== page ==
The Effects of a High-Fat Diet on Health and Weight : Saturated, Monounsaturated or Polyunsaturated?
Game meat is low in saturated fat. (Photo by Pperinik)
It's been over a week now and still no sign of the results from the blood test. Got to love the effectiveness of the public health service.
During excruciating hours of waiting, I've been reading more about saturated, monounsaturated and polyunsaturated fats. I was under the impression that the paleolithic diet consisted of quite a lot of saturated fat, but it seems that I was wrong - they did eat a considerable amount of animal fats, but since it was game meat, it contained little saturated fat. I knew that organs were prized over lean meat for their high energy content, but what was news to me was the fact that they too had a low saturated fat content.
This, of course, casts some doubt over my hypothesis. If the natural diet of the human race was low in saturated fat, doesn't it make sense that a diet high in saturated fat is unnatural and therefore harmful? Maybe. On the other hand, something that is unnatural is not necessarily harmful. Also, there have been studies on populations that eat a diet high in saturated fat and protein that have not been able to show any correlation between saturated fat intake and diseases such as atherosclerosis. And then there are studies that show how people with a high intake of polyunsaturated fats - the ones touted as being the greatest thing since sliced bread - end up having the very diseases they were trying to avoid.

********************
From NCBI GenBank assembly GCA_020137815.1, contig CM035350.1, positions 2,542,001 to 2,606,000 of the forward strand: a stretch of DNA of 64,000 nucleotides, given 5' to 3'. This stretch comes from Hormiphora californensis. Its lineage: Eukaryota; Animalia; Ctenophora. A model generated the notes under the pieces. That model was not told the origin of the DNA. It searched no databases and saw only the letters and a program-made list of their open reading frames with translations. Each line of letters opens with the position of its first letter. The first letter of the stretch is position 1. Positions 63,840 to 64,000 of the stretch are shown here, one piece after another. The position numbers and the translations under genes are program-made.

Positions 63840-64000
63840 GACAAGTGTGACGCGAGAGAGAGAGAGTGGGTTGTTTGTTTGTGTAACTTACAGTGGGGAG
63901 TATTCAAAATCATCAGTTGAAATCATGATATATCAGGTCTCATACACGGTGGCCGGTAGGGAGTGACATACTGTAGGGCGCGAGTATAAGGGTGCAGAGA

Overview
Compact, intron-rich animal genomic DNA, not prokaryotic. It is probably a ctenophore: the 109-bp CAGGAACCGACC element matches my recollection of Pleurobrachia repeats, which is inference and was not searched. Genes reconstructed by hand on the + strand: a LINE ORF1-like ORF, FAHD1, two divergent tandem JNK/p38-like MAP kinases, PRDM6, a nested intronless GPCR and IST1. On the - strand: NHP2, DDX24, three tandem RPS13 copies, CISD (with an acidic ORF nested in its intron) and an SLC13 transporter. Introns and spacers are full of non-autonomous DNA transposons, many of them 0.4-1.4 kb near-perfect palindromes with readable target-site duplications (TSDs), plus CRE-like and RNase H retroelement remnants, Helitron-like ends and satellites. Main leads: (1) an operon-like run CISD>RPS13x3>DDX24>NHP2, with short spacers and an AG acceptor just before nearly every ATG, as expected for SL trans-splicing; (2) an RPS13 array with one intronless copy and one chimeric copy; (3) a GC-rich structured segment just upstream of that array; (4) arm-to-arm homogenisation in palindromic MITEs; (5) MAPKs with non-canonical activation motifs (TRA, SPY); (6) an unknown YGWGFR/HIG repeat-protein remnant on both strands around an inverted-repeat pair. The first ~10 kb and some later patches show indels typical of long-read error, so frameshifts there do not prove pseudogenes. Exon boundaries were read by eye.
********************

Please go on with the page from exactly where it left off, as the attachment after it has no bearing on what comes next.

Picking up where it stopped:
In my mind, the question is much more complex than simply saying that eating butter will clog your arteries. For example, it could make a difference if you eat your saturated fat with complex carbohydrates instead of protein. I'm hoping the results from the blood test will provide at least some answers. If I ever get them.
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